Church Attendance and Christian Formation

Vicki+ left this comment below and it really is begging for its own post…:

So much of your commentary on this blog is about Christian formation. But one thing that has not been raised is the frequency of attendance at Sunday worship, and the role of that in formation. One of the measurements for congregational vitality is Average Sunday Attendance (ASA), reported on parochial reports and other analyses. (Yes, I know that CS Lewis once commented that Jesus said ‘Feed my sheep’, not ‘Count my sheep’; nevertheless….) But more and more the pattern of Sunday worship attendance among people who consider themselves faithful, committed Christians engaged fully in the life of their parish has changed. That standard used to be 3 out of 4 Sundays a month. Now it is more like once a month or even once every six weeks. This is not just my own observation, nor just about the Episcopal Church. I’m hearing it from many different quarters (of course there are always local exceptions).

So, the question becomes: how does Christian formation work in such a climate where the chance for repeated exposure becomes far less? At what point do we lose the corporate sense of the Body coming together to be fed and formed and sent out in mission? What as Christians is our duty and responsibility, not only to God and to ourselves, but also to each other as part of each others’ formation? The phrase from the BOS bidding prayer for Advent Lessons and Carols keeps ringing in my ears: “Let it be our duty and delight…”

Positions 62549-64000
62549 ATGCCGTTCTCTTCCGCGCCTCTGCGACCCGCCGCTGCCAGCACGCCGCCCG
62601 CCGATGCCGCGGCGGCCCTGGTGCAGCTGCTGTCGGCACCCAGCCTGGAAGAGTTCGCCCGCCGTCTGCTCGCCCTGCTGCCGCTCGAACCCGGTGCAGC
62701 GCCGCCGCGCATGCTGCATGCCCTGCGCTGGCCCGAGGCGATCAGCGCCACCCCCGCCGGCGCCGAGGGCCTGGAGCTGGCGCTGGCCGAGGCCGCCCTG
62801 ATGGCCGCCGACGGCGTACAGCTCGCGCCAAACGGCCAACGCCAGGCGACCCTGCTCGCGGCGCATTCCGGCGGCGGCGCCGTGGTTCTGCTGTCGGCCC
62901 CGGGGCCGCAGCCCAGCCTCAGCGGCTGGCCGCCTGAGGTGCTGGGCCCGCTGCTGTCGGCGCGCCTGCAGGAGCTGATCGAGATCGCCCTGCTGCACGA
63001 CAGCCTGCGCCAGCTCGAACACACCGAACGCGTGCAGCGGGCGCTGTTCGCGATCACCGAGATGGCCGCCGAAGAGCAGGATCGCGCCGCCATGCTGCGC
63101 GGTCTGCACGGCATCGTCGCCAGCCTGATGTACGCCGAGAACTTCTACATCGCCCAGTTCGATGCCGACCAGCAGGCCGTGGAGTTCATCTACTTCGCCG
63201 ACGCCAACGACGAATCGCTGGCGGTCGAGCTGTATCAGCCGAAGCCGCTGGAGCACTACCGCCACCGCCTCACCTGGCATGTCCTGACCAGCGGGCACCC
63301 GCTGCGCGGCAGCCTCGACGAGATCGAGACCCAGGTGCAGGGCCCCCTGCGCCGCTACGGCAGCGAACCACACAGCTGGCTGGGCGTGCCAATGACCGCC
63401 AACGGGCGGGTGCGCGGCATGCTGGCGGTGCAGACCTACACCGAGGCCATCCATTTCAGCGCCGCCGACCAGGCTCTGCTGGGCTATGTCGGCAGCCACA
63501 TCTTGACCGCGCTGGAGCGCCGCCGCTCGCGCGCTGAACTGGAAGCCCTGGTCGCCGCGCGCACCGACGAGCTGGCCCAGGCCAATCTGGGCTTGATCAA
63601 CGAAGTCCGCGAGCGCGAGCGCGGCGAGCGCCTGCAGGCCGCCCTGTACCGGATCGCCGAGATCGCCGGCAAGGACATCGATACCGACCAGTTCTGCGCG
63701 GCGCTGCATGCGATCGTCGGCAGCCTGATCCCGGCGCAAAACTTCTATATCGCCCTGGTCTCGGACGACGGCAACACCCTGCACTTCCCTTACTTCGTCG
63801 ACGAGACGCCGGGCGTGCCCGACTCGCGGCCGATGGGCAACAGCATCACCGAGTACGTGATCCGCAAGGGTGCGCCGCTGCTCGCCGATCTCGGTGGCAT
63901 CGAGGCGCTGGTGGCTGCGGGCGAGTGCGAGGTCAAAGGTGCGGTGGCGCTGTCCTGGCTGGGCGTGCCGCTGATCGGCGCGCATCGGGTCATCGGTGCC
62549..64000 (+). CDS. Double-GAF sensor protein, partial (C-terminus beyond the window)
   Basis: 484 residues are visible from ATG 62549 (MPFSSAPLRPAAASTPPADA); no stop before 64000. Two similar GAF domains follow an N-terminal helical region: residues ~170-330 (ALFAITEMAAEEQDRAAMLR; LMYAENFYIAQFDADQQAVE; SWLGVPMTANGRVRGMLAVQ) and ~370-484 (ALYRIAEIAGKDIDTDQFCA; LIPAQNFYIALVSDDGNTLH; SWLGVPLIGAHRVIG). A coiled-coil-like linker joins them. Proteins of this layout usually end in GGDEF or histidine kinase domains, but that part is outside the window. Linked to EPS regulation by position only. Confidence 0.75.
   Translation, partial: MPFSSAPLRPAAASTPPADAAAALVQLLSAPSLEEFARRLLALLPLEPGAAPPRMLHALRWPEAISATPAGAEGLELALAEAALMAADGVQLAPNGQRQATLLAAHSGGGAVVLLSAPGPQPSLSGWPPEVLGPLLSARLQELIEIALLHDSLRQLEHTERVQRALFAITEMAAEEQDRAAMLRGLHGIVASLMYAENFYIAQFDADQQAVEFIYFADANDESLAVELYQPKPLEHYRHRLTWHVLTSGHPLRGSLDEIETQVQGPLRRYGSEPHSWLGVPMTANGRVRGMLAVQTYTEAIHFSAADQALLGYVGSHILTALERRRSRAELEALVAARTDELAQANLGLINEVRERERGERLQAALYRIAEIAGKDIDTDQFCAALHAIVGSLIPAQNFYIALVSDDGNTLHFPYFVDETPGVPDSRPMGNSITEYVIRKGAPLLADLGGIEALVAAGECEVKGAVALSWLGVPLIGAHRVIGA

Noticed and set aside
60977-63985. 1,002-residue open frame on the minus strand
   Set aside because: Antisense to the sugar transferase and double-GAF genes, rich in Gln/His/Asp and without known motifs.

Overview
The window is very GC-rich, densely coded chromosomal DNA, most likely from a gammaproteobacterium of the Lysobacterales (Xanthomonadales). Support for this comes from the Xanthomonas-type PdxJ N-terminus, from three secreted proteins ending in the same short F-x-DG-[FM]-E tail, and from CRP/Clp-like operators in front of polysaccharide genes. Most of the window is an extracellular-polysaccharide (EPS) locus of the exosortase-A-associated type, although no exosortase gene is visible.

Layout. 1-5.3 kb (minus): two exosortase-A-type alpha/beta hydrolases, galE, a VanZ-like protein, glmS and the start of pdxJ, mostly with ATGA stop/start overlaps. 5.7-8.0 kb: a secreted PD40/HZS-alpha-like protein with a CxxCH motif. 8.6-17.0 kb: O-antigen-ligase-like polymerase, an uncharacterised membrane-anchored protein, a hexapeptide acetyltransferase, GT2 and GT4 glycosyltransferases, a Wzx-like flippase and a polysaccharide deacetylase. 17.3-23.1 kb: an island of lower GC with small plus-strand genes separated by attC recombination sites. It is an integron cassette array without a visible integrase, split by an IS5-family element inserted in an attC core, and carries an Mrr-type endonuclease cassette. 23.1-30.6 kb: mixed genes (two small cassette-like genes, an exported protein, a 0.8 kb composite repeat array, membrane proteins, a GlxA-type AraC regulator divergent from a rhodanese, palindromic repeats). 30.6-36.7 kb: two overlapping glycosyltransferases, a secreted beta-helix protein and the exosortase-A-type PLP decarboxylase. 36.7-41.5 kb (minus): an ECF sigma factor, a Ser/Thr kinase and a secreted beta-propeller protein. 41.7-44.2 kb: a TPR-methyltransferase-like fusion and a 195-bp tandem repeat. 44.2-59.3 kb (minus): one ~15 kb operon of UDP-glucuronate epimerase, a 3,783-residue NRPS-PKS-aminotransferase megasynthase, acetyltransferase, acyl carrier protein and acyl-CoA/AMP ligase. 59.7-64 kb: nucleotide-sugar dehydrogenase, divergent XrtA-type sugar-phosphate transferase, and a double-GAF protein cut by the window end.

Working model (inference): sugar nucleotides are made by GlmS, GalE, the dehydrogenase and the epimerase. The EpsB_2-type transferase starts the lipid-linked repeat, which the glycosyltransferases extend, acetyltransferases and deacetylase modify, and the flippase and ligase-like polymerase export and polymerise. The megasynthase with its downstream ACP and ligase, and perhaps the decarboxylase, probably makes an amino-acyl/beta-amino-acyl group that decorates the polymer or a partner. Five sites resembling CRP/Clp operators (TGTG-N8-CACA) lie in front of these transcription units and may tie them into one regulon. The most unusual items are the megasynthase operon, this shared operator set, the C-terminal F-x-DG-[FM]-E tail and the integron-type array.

Anyway, do you have any thoughts about this?

Oh, do I…

Especially after a meeting I attended this weekend. We were planning for next year and we had some suggestions that education classes not be held every Sunday because, can we really expect people to get to church that much? And then to stay for a whole two hours (for mass and Christian Ed)?

[ol’ codger tone] When I was growing up  going to church every Sunday is what was both expected and done. We did it, the families on our street did it, the families at our church did it. The only times we weren’t in church was on campouts for Scouts. Otherwise if you weren’t there, people assumed you were sick/indisposed. M said it was the same way for them. And we’re not talking the ’50’s here, these were the ’80’s. [/ol’ codger tone]

Also back then, there were very few sporting events and such held on Sunday morning (I can think of a few soccer leagues in our area that had games then—but not many). One of the reasons is because they simply could not get the kids because parents wouldn’t let them skip church to play on Sundays.

That’s definitely no longer the case, especially in M’s parish’s geographical region. All sorts of community and school athletic events are on Sundays/Sunday mornings and often parents choose those over church.

Somehow church is being viewed in greater numbers and across age-spans as an optional activity.

I’ll just open this topic up at this point… Do these anecdotal trends match with your observations? What do we do with this?

49 thoughts on “Church Attendance and Christian Formation

  1. Caelius Spinator